Into Mexico with General Scott - Edwin Sabin

The Star-Spangled Banner

"The North Americans! They are getting ready to attack the city!"

"Who says so? Where are they?"

"At Point Anton Lizardo, only sixteen miles down the coast. A great fleet of ships has arrived there, from North America. The sails looked like a cloud coining over the ocean. The harbor is crowded with masts and flags. Yes, they are getting ready."

That was the word which spread through old Vera Cruz on the eastern coast of Mexico, at the close of the first week of March, 1847.

"Well, the castle will sink them all with cannon balls. It will be another victory. We shall see a fine sight, like on a fiesta (holiday). Viva!"

"Bien! Viva, viva!" Or: "Good! Hurrah, hurrah!"

There was excitement, but the news travelled much faster than the Americans, for they seemed to be still staying at desolate Anton Lizardo.

Now, March 9, up here at the city of Vera Cruz, was as fine a day as anybody might wish for. The sun had risen bright and clear above the Gulf of Mexico, and one could see land and ocean for miles and miles.

From the sand dunes along the beach about three miles southeast of Vera Cruz, where Jerry Cameron was helping old Mamlel and young Manuel cut brush for fagots, the view was pleasant indeed. To the northward, up the sandy coast, the fine city of Vera Cruz—the City of the True Cross—surrounded by its fortified wall two miles in length, fairly shone in the sunlight. Its white-plastered buildings and the gilded domes of its many churches were a-glitter. In the far distance, inland behind the city, the mountain ranges up-stood, more than ten thousand feet high, with Orizaba Peak glimmering snowy, and the square top of Perote Peak (one hundred miles west) deeply blue, in shape of a chest or strong-box. Outside the sea-wall in front of the city there was the sparkling bay, dotted with the sails of fishing boats, and broken by shoals.

Upon a rocky island about a third of a mile out from the city there loomed the darkly frowning Castle of San Juan de Ulloa—the fort which guarded the channel into the harbor. And almost directly opposite the place where Jerry worked as a wood-cutter there basked the island of Sacrificios or Sacrifices, about two miles out, with the flags of the foreign men-of-war anchored near it streaming in the breeze:. While farther out, beyond Sacrificios, appeared Green Island, where the ships of the United States had been cruising back and forth, blockading Vera Cruz itself.

The United States and Mexico were at war. They had been at war for wellnigh a year, but the fighting was being done in the north, where the Americans had tried to invade by crossing the Rio Grande River and had been thrashed. At least, those were the reports. General Antonio. Lopez de Santa Anna himself, Mexico's famous leader, had returned from exile in Cuba to command the army, He had been landed at Vera Cruz without the American objecting. The Americans had foolishly thought that he would advise peace—or else they were afraid to stop him. At any rate, he had gone on to Mexico City, had gathered an army, and not a week ago word had arrived that he had completely routed the army of the American general named Taylor, in the battle of Buena Vista, north Mexico!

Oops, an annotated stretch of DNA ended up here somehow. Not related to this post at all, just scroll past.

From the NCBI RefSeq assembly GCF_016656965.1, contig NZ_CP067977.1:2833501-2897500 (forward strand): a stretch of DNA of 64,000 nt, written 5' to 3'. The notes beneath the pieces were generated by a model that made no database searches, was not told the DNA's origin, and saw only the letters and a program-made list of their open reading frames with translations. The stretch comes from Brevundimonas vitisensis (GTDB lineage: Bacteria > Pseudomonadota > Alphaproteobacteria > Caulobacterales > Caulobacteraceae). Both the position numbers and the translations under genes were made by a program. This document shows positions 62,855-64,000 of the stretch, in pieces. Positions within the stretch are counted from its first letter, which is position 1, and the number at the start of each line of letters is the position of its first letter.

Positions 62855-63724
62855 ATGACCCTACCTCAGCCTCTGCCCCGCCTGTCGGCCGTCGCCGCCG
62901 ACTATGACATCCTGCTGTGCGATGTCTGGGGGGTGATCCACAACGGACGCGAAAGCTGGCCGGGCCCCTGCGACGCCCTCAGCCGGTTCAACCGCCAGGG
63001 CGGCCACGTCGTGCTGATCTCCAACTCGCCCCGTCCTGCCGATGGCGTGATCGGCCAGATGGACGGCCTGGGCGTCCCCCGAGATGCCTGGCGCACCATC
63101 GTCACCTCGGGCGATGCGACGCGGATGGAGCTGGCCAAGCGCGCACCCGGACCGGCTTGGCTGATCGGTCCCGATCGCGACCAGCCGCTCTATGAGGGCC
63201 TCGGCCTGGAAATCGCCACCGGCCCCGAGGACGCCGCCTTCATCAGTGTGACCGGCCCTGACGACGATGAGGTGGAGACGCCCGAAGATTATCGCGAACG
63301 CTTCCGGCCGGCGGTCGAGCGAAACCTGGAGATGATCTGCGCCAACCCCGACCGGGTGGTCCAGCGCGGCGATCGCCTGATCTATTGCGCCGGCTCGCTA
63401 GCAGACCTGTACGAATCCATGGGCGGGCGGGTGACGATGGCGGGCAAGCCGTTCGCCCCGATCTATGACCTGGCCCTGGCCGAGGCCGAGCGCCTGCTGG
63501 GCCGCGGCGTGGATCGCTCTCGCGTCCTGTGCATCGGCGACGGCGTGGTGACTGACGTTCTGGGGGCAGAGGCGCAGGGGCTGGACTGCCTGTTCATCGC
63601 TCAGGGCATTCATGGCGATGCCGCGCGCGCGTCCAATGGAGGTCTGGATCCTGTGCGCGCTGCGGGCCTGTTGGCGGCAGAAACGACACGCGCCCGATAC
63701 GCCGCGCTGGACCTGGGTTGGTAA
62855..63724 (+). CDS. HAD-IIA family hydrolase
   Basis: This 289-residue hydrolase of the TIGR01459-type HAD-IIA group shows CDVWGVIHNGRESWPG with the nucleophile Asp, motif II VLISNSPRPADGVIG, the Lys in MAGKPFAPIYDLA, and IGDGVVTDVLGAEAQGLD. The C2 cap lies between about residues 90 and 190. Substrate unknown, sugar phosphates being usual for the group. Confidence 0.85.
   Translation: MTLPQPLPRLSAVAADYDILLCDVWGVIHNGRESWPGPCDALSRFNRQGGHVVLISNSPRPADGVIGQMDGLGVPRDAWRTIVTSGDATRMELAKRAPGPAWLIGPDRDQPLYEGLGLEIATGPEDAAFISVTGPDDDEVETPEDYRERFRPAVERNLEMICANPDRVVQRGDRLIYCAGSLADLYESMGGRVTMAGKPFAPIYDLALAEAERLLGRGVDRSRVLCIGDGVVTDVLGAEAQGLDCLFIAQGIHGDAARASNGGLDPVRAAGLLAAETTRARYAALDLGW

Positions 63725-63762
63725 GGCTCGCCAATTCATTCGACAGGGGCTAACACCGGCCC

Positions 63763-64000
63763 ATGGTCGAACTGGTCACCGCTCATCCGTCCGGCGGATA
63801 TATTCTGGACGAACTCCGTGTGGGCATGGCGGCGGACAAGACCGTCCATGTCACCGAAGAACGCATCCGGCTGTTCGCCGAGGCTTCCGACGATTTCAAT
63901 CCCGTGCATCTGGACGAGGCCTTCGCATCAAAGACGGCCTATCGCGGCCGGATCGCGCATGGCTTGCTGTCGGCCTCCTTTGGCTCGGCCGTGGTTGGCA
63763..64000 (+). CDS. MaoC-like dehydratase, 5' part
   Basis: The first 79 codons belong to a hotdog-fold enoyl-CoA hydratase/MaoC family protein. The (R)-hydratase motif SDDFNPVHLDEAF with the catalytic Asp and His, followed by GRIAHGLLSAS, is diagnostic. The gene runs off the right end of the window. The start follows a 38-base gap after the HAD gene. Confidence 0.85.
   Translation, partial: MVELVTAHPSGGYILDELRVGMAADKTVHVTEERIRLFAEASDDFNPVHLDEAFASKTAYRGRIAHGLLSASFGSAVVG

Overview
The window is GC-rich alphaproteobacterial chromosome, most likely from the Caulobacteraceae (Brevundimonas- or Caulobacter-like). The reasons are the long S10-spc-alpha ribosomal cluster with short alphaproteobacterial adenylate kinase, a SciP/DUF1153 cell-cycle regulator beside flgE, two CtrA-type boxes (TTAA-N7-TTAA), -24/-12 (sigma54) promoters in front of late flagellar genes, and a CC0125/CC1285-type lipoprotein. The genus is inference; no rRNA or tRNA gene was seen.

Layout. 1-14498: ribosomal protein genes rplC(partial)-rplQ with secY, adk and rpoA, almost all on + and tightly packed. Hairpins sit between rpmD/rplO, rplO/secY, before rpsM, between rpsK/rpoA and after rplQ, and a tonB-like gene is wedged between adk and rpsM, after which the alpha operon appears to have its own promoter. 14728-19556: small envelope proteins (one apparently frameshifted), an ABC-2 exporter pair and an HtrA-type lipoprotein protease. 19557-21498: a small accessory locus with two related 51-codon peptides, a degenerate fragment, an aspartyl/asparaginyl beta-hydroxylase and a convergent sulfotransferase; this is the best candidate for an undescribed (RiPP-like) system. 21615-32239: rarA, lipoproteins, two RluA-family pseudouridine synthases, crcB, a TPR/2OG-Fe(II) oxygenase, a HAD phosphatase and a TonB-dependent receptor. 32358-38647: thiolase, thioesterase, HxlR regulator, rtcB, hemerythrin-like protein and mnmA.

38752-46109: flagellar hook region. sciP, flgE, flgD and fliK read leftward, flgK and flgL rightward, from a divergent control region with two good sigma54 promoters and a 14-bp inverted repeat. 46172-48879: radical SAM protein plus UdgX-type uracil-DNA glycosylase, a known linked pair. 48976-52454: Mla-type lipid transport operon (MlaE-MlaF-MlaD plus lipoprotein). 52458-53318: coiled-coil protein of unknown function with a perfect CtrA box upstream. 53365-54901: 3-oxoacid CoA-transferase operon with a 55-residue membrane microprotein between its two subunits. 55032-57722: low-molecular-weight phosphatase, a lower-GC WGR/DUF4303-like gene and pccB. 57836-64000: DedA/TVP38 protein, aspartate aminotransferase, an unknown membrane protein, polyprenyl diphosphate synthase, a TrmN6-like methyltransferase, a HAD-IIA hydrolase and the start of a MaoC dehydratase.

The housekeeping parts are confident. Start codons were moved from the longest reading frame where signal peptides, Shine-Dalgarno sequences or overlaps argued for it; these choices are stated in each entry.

It was said that the crack Eleventh Infantry of the Mexican regular army had alone defeated the North Americans. The Eleventh had marched to war last summer, carrying their coats and shirts and pantaloons slung on the ends of their muskets, because the weather was hot. The soldiers had not looked much like fighters, to Jerry; many of the muskets were without locks, and most of the soldiers were barefoot.

But the news of the great victory filled all Vera Cruz with rejoicing. The guns of the forts were fired, the church bells were rung, and the people cheered in the streets, and from the sea-wall shook their fists at the American fleet in the offing.

It had been unpleasant news to Jerry, he being an American boy whose father had died in Vera Cruz, from the yellow fever, and had left him alone. He hated to believe that Mexico actually was whipping the United States. But he and the few other Americans stranded here did not dare to say anything.

Now that the North Americans (as they were called) had been driven out, in the north, very likely they would try to invade Mexico at another point. Yes, no doubt they might be foolish enough to try Vera Cruz, hoping to march even to the City of Mexico from this direction! Of course, the notion was absurd, for the City of Mexico was two hundred and eighty miles by road, and on the other side of the mountains. So the Vera Cruzans laughed and bragged.

"No hay cuidado, no hay cuidado! Somos muy valientes. Es una ciudad siempre heroica, esta Vera Cruz de nosotros," they said. Or, in other words; "No fear, no fear! We are very brave. It is a city always heroic, this Vera Cruz of ours."

"That is right," had agreed old Manuel and young Manuel, with whom Jerry lived and worked. "If those North Americans wish to come, let them try. We have two hundred great gyms on the walls, and three hundred in the castle—some of them the largest in the world. Yes, and five thousand soldiers, and the brave General Morales to lead us."

"The Vera Cruz walls are ten feet thick, and those of the castle are fifteen feet thick," old Manuel added. "Cannon balls stick fast; that is all"

"The guns will kill at two miles," young Manuel added. "Never once have those North American ships dared to come within reach. The commander at the castle laughs. He says to the American commander: 'Bring on your fleet. You may fire all your shot at us and we will not take the trouble to reply. We only despise you."